GREENFIELD — Longtime Nodaway Valley coach and medical trainer volunteer Ray Stewart has been selected by the Iowa High School Athletic Directors Association (IHSADA) to receive its “Outstanding Sports Medicine Award.”
The presentation is scheduled March 30 in Coralville.
Athletic Director Dave Huff said the public recognition is long overdue.
“What Ray does for us, especially during our contact sports, is allow our coaches to continue coaching while he evaluates the injuries,” Huff said. “He’s a certified medical technician. He’s always thinking about the kids’ safety. He’s there daily, especially during football in the fall. He gets a stipend for being the trainer for football, but he’s volunteering a lot more hours than he’s getting paid for. He travels with the team. He’s part of the unit. And it’s been that way since the days of Greenfield/B-F football under coach (Bob) Daut.”
For more than 35 years, Stewart, 66, has worked quietly behind the scenes as an emergency medical technician on the scene for Adair County athletic events.
He is also in his 45th year as a volunteer on the Fontanelle Fire Department, now one of seven EMTs working ambulance calls for Fontanelle and Summerset Township.
“Ray is always there to help somebody,” Huff said. “He’s never worried about himself, the time it takes. He’s there to help other people be safe. Besides being with us, he’s always on call for the Fontanelle Fire Department, too.”
Stewart, a retired heavy equipment operator for Adair County, graduated from Bridgewater-Fontanelle High School in 1965. While attending Southwestern Community College, Stewart became interested in emergency medicine.
He completed Emergency Medical Technician and Emergency Rescue Technician classes in 1975. In 1977 he was asked if he would look after football injuries at Bridgewater-Fontanelle, his alma mater.
He picked up more classes on athletic injuries, assisted by Iowa State University head trainer Frank Randall in getting enrolled in night classes. In 1978 Stewart became friends with two physical therapists at Jennie Edmundson Hospital in Council Bluffs, where he had been taking a high school athlete for rehabilitation after an ACL knee surgery. They allowed him to work with some of their patients’ rehab treatments.
Stewart served as a representative for Southwestern Community College in the 1980s on a State EMS committee, where he taught classes and visited many communities to speak about the importance of having an EMS system.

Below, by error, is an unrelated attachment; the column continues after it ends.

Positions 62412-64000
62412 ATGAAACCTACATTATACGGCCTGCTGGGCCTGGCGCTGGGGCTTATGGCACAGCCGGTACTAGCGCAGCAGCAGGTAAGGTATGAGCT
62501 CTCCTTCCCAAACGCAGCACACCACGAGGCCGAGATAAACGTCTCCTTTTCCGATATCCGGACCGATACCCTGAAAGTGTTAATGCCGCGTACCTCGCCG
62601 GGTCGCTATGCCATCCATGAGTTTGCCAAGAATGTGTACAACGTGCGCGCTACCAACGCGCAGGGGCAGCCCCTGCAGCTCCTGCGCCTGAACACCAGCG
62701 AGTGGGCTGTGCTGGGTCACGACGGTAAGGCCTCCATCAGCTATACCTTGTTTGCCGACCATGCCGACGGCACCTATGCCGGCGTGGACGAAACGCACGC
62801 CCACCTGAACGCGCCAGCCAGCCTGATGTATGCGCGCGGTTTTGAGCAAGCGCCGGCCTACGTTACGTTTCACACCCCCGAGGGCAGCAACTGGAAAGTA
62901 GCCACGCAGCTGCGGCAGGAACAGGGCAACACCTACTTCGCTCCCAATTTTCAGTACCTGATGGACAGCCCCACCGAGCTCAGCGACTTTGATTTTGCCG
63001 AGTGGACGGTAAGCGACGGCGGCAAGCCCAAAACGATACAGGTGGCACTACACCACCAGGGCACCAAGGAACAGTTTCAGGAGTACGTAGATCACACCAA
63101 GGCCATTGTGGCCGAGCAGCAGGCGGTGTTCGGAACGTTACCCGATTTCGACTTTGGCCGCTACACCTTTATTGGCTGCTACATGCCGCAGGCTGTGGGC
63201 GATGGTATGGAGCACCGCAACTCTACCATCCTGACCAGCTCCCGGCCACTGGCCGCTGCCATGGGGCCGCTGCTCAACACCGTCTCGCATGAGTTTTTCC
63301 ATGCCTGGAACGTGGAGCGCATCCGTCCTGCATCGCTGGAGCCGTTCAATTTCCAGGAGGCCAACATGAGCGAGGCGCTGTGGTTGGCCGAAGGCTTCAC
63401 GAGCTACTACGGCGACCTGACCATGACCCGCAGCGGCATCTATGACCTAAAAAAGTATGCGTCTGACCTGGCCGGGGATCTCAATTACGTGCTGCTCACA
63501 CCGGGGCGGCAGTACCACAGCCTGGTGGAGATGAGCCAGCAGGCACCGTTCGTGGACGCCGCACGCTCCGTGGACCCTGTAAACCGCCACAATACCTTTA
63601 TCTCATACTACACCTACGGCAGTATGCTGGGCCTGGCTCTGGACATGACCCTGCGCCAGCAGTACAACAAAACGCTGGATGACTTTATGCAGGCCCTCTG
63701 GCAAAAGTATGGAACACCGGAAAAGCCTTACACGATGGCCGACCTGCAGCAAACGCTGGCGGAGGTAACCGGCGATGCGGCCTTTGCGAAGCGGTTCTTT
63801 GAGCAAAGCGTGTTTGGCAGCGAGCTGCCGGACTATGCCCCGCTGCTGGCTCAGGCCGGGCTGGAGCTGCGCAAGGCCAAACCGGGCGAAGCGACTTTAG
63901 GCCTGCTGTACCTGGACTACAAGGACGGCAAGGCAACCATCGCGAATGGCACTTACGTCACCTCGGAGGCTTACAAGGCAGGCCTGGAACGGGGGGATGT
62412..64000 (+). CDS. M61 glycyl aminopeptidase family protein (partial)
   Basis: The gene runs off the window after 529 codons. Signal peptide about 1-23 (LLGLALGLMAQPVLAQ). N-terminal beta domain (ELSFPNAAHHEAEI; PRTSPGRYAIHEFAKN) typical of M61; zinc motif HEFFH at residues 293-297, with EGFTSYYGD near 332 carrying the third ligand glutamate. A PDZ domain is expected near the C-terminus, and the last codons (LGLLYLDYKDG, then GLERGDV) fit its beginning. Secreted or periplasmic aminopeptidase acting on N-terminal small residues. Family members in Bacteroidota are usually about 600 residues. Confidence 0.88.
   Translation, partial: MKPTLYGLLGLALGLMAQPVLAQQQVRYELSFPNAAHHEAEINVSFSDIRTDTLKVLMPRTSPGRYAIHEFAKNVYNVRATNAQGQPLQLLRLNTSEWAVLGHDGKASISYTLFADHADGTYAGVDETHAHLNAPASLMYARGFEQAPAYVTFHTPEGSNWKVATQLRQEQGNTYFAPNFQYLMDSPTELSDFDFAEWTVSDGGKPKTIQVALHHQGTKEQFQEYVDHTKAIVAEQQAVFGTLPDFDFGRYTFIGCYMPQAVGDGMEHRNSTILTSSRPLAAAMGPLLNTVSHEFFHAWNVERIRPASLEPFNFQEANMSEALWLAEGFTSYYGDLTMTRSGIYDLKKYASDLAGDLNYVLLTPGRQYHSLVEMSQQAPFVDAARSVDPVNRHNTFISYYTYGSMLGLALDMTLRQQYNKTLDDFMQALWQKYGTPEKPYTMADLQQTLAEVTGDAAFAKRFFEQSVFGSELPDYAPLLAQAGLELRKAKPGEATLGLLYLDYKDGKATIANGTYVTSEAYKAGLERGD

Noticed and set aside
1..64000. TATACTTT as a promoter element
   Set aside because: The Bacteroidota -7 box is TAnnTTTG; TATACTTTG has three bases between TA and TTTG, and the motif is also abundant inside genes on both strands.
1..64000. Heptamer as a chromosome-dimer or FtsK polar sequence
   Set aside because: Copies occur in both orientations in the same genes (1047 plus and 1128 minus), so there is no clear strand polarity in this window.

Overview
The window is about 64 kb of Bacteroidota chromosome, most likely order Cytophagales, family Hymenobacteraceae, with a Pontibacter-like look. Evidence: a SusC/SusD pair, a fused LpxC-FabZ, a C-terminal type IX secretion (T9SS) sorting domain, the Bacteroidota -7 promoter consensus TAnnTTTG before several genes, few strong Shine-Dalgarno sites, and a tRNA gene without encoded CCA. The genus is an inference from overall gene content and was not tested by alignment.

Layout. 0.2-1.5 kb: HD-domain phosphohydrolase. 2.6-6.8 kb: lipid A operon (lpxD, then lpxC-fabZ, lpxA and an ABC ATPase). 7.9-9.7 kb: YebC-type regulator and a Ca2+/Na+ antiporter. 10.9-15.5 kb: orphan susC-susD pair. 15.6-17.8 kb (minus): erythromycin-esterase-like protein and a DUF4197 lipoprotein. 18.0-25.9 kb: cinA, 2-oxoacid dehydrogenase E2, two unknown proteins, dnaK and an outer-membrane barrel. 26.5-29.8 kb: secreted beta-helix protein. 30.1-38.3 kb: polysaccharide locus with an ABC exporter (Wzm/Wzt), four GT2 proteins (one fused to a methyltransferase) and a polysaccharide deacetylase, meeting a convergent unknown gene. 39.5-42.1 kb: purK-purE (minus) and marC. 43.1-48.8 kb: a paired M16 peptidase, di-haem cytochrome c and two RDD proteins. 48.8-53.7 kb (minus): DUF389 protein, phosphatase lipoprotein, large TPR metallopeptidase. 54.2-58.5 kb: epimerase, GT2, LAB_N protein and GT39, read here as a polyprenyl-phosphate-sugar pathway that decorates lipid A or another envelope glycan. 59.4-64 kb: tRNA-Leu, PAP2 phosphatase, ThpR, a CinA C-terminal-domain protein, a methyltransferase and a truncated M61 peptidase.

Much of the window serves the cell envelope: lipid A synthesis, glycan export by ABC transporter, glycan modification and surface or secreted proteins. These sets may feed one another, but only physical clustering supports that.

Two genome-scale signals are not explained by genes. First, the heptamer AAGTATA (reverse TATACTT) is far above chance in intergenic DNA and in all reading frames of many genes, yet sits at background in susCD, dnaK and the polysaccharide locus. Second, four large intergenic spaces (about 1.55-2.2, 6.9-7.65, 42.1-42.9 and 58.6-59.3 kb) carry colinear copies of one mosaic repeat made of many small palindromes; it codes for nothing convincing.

In 1982 Stewart began caring for injuries at Greenfield High School, now known as Nodaway Valley in a consolidation of B-F and Greenfield. In the mid-1990s his certification was “grandfathered” in as Athletic Trainer Certified (ATC).
“It got started in Greenfield for GBF football in 1982,” Stewart said. “My dad was always a fireman, so I got to go on some calls with him. But I got interested in the medical portion, taking care of people. Then when I got on the (Fontanelle) Fire Department, I took over the EMS situation and pushed other people to get into it. For the schools, I’d go to football practice every night, basically waiting for somebody to get hurt. I’ve always enjoyed it.”
“The biggest thing about Ray is, he always approaches things in a professional manner,” Huff said, “and if he thinks a second opinion is needed about something, he’s not of one those guys who thinks he knows it all. He’s more than willing to let someone else make an evaluation. He’s all about safety.”
Stewart is still assistant chief for the Fontanelle Fire Department, responding mostly to 50 to 60 ambulance calls a year. He was fire chief for many years.
Stewart retired from the Adair County Secondary Roads Department in 2010 after working 43 years as an equipment operator.
He is still head softball coach and middle school girls basketball coach at Nodaway Valley. For several years he assisted a close friend, Ron “Fox” Clinton, in coaching SWCC softball.
Stewart lives in Fontanelle with his wife, Sandra, of 45 years. She also volunteers as head scorekeeper for Nodaway Valley basketball and softball.
They are the parents of a daughter, Charity, and they have two granddaughters (Jessica and Sidney) busy in Nodaway Valley activities.
The state award will be presented at the IHSADA Convention at 6 p.m. March 30 at the Marriott Convention Center in Coralville.